5. 5. The Death of Doctor “No”. One of the most interesting challenges for technology in business today is the consumerisation of IT. Typically corporate IT lags consumer IT – in other words we have far cooler gadgets at home than we do at work. Most companies tend to restrict the selection of laptops and smart phones that can be used on the corporate network – and most tend to veer towards heavy, grey bricks. This is causing more of us bring our own devices (BYOD) to work. The other assumption is that social networking is for social activities. However, enterprise social networking can be used as a powerful tool for connecting disparate people up across organisations that have common interests and issues. It has many advantages over traditional channels like email and the phone in that you don’t need to know the person that has the answer to your questions – they connect with you. In recent BT research5, 84% of IT managers thought that adoption of BYOD would give them a competitive advantage, especially with respect to employee productivity (with 27% believing that advantage to be significant). 40% of IT decision makers said they already had a BYOD policy in place. However, 60% of employees said that they are not allowed to use their own devices on a work network, 64% of employees thought that there would be benefits in doing BYOD and 46% wanted to. However, just 25% of employees recognised that using their own device in a work context constituted a risk to company security. Add to that, the fact that 83% of IT managers believe that the main threat to corporate IT security is “giving 24/7 access to corporate systems to an increasingly mobile workforce” and you can see why the “no” reflex tends to engage. So saying “no” means that the behaviours tend to go underground. By not saying “no”, both IT and HR can establish policies, put in security measures, roll out integrated platforms and educate people to ensure that the advantages of BYOD and social networking are maximised, whilst minimising the risks of doing so. The danger of saying “no” is that people do it anyway – with 4% of employees saying that they weren’t allowed to bring their own devices but still did it! They are unlikely to tell the IT department about this – and therein lies the problem with the blanket “no” response. Being aware of what employees are doing and mitigating that risk is far better than the ostrich option of sticking heads in sand and pretending that it isn’t happening. Dr “No” also often exists in the realm of the social network with many organisations banning the use of social sites like Facebook and Twitter at work. The belief is that employees will either end up time wasting on those sites or that they will give away all the company’s secrets. This misses the fact that the biggest threat to both productivity and security is a disengaged employee who may well, in the face of a ban on social networking at work, just log on via their smart phone or home computer and do it. Again, this means that their activities become largely invisible to the IT department. Workshift: The Death of Dolly, Dilbert and Doctor No. 5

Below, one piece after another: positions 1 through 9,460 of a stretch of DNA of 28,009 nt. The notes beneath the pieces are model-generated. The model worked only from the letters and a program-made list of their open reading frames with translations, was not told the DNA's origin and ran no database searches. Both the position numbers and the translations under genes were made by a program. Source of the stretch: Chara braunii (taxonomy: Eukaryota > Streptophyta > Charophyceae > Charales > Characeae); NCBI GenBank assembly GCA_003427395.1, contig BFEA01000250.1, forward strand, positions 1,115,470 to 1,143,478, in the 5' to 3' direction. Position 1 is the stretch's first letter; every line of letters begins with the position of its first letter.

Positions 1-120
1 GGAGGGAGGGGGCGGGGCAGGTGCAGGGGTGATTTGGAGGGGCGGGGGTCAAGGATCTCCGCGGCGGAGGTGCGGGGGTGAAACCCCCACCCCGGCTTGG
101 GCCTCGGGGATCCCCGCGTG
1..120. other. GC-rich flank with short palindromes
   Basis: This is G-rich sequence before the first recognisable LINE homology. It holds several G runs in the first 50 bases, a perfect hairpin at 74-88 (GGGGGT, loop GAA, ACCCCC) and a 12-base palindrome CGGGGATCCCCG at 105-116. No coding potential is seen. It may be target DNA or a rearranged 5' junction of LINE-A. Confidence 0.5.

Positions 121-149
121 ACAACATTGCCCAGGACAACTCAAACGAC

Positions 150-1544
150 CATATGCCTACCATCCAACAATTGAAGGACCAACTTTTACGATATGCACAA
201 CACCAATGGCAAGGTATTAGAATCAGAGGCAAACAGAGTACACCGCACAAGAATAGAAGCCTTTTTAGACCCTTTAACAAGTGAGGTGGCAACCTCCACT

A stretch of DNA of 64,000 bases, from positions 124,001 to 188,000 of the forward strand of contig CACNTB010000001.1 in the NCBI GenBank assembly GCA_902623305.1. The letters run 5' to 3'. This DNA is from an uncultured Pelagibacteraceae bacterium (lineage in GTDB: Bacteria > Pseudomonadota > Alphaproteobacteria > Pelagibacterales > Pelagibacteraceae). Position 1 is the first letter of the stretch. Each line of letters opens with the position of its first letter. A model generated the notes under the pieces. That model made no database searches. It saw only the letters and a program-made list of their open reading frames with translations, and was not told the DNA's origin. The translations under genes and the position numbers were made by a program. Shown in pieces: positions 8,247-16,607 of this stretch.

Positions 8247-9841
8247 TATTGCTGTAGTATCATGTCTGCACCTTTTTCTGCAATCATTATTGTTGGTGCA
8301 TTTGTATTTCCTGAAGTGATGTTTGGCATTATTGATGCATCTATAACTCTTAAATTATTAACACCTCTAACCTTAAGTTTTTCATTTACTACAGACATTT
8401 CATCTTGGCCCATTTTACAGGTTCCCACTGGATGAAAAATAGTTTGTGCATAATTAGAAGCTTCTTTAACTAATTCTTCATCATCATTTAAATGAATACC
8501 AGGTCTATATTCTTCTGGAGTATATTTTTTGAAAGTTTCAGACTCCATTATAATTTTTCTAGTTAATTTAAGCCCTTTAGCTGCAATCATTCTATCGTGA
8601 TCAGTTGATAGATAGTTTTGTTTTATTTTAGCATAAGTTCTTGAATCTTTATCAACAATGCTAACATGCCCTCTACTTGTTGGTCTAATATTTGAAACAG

6. 6. The Future of Work? The Death of Dolly, Dilbert and Dr No all point towards a much more fluid approach to work in the future. The work-life boundary is being blurred, offices are evolving into hives where worker bees swarm in and out depending on what they want to do, mobility and cloud go hand in hand to enable us to choose to work where and when we want and one size no longer fits all anymore in the tools that we use and the way that we network. The future of work may look anarchic to some. However, the rate of change being driven fromturbulent economic conditions, rapidly changing customer demands and technological evolution means that agility becomes a means for survival. The trouble is that organisations are generally built to last rather than to change. We have also moved from a labour based economy to a knowledge economy where the command and control model of de-construction, standardisation and repetition of work doesn’t always lead to efficiency gains and where knowledge creation and sharing combined with mass collaboration – connecting and collaborating - can deliver higher gains. The author E.M Forster once said “only connect” – and the business world is now starting to realise the real value of that connection. References: 1. Gratton, L. (2011), The Shift: The Future of Work is Already Here, Collins. 2. Millard, N. (2012), The Balanced Communications Diet for Business, BT White Paper. 3. Future of Work Consortium (2012), FoW 3 Executive Report, Hotspots Movement. 4. Millard, N. & Gillies, S. (2011), WorkShift: The Future of the Office, BT White Paper. 5. BYOD BT Assure research (2012). Offices worldwide The telecommunications services described in this publication are subject to availability and may be modified from time to time. Services and equipment are provided subject to British Telecommunications plc’s respective standard conditions of contract. Nothing in this publication forms any part of any contract. © British Telecommunications plc 2012 Registered office: 81 Newgate Street, London EC1A 7AJ Registered in England No: 1800000